This paper addresses two issues that are key to Mexico’s violence and crime prevention policy. The first part reviews how the prevention policy has been shaped over the past 10 years. In the second, the effects of Mexico’s Programa Nacional de Prevención del Delito (PRONAPRED, National Crime Prevention Programme) is analysed using Propensity Score Matching. Using data at the municipal level and taking the homicide and gun-related injuries rates as output variables, we found that PRONAPRED only significantly affects the homicide rate; however, that effect is the opposite of what is expected. The results of this research show that, in order to achieve the intended results, violence and crime prevention policies in Mexico require significant changes.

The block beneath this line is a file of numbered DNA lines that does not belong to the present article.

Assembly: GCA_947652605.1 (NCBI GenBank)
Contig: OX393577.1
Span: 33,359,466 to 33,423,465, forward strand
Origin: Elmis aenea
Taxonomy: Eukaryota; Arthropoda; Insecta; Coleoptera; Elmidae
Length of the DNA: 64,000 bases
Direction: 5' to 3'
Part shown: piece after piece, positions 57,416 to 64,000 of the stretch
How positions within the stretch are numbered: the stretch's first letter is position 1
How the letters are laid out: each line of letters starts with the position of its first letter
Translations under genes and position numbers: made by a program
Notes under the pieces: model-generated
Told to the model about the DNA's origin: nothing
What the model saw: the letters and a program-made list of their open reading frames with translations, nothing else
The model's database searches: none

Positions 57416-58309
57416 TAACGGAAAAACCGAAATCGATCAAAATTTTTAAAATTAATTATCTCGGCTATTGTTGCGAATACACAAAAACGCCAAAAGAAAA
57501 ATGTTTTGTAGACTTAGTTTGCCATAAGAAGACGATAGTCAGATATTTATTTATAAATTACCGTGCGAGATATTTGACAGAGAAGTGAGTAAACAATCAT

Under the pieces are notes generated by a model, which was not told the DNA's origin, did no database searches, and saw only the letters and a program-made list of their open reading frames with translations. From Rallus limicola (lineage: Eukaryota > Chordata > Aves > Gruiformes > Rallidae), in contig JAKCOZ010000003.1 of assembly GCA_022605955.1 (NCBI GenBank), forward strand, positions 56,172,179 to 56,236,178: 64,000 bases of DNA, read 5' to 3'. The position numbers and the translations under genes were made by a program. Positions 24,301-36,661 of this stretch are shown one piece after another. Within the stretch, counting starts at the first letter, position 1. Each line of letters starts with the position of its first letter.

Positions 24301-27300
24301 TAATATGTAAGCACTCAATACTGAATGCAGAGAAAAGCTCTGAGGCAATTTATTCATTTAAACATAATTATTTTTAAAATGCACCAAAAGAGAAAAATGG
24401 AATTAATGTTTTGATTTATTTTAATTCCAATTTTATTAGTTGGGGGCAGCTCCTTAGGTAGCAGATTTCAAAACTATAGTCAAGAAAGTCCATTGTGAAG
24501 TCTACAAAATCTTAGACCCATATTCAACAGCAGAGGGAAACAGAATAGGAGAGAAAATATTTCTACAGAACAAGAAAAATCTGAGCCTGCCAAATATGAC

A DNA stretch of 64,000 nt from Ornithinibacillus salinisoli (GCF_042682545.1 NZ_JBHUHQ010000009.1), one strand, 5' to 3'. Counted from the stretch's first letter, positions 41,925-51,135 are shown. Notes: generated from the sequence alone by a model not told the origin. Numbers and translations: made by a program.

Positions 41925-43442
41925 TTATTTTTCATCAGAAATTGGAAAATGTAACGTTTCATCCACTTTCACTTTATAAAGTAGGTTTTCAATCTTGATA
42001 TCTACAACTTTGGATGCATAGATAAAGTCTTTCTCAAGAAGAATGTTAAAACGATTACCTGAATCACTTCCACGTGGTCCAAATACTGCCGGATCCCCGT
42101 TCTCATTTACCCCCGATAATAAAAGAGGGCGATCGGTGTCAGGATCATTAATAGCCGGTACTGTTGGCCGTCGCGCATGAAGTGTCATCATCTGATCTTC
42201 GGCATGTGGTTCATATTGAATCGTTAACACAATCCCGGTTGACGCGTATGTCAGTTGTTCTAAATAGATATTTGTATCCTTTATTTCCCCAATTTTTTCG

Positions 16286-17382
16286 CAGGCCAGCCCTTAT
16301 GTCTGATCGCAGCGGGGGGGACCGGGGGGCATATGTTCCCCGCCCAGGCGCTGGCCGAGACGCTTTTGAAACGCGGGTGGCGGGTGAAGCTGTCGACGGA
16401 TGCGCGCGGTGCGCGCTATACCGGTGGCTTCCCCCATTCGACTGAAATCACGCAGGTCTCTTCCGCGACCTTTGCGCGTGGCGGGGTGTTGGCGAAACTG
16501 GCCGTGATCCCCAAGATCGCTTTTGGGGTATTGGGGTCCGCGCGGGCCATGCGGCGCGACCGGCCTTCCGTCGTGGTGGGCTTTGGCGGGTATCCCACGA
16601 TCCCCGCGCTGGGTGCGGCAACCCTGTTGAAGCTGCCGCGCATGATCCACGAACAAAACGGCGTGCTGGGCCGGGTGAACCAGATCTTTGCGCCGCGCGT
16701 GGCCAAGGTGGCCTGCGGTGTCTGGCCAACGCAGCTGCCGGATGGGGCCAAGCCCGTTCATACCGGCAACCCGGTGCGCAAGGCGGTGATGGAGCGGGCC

Key words: PRONAPRED, Mexico, prevention, crime, violence, evaluation
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